We’re Marching on Washington, DC to Fight Comcast/NBCUniveral’s and Trump’s DOJ Attack on the Civil Rights Act of 1866

Solidarity Against Comcast's Assault on the Civil Rights Bill of 1866

Join us for a protest rally on Washington, DC Wednesday, November 13, 2019.

The Solidarity Against Comcast’s Assault on the Civil Rights Bill of 1866 Protest Rally is Wednesday, November 13, 2019 at the Supreme Court of the United States building in Washington, DC. Register today and help us spread the word – https://www.eventbrite.com/e/80005549753.

We are asking individuals and organizations who fight for civil and human rights to join us in the protest rally and fight for civil rights in the United States.

If you cannot attend the march:

• Cancel your Comcast/Charter service today [How to Cut The Cable Cord]
• Contact Comcast and Comcast’s CEO on Twitter, Instagram, Facebook, LinkedIn, etc. and demand they stop this attach in the Civil Rights Bill of 1866 before the Supreme Court
• Contact the Supreme Court and ask them to not change the current law.

There are organizations across the country supporting this fight. Join us for this march on Washington and protest against Comcast/NBCUniversal. Add your name/organization name to the list of supporters. Register today and help us spread the word – https://www.eventbrite.com/e/80005549753.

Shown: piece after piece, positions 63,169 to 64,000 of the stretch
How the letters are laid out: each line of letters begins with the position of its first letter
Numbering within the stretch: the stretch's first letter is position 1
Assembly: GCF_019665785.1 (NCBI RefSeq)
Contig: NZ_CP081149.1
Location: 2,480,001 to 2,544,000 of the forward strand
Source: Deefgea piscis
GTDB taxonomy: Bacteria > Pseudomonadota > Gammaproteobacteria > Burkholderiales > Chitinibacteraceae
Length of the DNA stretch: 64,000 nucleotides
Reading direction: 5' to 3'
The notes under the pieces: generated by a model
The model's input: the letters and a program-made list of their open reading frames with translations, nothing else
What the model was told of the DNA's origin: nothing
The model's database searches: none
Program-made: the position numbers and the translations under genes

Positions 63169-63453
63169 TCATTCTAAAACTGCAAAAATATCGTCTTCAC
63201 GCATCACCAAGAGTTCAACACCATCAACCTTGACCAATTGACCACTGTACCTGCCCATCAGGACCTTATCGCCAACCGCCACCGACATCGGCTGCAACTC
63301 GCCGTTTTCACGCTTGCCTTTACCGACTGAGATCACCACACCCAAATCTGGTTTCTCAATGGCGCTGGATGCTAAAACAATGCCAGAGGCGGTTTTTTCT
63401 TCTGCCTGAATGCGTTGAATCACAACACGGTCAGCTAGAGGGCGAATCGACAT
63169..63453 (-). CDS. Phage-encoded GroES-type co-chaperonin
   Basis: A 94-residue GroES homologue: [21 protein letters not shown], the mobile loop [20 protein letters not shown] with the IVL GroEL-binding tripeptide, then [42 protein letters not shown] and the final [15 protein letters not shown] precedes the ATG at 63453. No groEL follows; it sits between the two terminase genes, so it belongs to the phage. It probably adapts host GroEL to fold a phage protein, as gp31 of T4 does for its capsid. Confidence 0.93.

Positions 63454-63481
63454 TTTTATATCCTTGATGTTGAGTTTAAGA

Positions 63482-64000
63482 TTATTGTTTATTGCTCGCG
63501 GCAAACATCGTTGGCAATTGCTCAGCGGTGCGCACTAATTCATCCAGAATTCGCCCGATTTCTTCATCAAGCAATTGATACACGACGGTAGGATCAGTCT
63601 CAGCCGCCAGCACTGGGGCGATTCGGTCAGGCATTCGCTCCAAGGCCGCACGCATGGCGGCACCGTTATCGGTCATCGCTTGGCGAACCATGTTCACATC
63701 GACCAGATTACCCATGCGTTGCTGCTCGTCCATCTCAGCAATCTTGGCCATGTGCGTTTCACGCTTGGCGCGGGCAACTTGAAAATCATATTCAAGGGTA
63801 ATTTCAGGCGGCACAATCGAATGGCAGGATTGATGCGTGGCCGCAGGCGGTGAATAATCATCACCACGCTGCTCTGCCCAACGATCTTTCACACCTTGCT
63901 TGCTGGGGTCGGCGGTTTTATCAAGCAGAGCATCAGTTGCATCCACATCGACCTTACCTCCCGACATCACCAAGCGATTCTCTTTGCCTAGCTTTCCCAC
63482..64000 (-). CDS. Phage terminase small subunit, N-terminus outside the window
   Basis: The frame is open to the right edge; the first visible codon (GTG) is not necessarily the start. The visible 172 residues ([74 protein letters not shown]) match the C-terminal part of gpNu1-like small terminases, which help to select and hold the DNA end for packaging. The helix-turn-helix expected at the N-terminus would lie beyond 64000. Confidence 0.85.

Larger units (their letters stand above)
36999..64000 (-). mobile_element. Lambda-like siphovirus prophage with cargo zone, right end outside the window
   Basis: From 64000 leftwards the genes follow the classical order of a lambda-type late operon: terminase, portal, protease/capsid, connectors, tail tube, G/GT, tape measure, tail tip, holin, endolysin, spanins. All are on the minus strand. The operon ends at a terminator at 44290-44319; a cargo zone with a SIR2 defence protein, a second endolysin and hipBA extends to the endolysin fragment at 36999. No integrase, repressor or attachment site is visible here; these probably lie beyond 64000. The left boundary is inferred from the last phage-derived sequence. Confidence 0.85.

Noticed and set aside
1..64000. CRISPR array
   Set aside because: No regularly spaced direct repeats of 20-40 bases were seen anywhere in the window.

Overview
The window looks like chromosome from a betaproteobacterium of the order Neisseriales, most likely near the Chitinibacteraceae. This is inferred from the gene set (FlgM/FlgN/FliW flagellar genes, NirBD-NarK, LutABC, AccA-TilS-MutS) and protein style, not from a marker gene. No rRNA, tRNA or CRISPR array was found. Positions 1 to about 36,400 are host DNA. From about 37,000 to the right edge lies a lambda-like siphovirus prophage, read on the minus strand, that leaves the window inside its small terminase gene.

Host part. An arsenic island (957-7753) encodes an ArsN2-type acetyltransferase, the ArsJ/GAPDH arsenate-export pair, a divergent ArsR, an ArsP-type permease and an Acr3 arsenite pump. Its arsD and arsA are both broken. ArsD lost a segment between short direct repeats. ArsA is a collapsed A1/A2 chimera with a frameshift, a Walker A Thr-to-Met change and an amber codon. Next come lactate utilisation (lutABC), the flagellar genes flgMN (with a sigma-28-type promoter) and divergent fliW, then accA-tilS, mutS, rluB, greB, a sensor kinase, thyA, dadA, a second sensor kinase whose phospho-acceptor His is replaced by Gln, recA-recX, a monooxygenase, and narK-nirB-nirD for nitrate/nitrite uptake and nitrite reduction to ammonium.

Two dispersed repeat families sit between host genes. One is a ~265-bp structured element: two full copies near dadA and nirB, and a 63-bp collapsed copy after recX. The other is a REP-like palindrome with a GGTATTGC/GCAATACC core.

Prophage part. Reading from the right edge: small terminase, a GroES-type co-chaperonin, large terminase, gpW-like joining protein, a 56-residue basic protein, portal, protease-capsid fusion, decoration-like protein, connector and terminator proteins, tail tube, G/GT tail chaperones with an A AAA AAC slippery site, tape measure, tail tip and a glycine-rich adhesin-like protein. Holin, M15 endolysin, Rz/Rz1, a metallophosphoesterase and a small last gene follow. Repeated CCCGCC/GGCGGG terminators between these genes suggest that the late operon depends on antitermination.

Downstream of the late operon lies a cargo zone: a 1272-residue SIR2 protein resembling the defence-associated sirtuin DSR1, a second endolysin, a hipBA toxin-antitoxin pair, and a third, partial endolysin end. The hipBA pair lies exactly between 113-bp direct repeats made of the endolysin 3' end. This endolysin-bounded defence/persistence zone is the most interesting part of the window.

NAACP, Killer Mike Implore Black People to Stand with Byron Allen in His $20 Billion Lawsuit Against Comcast

Byron Allen

Written by Cedric ‘BIG CED’ Thornton for Black Enterprise

Astute businessman and comedian Byron Allen has gained support in his ongoing court battle against Comcast from rapper and activist Michael “Killer Mike” Render and The National Association for the Advancement of Colored People (NAACP). Both the outspoken hip-hop activist and civil rights group are urging black people to stand with Allen in his $20 billion racial discrimination lawsuit against Comcast, which will be heard in the Supreme Court Nov. 13. Allen also has a similar $10 billion suit against Charter Communications.

Byron filed the multi-billion suits back in 2015 and 2016, arguing that Comcast and Charter violated the Civil Rights Act after he unsuccessfully tried for years to get the cable systems to carry his networks, Entertainment Studios, which were available through rival distributors, including Verizon, Dish, and AT&T’s DirecTV. Both Comcast and Charter, however, assert that race was not a factor in their refusal to carry stations under Allen’s production company.

Read the entire Black Enterprise article.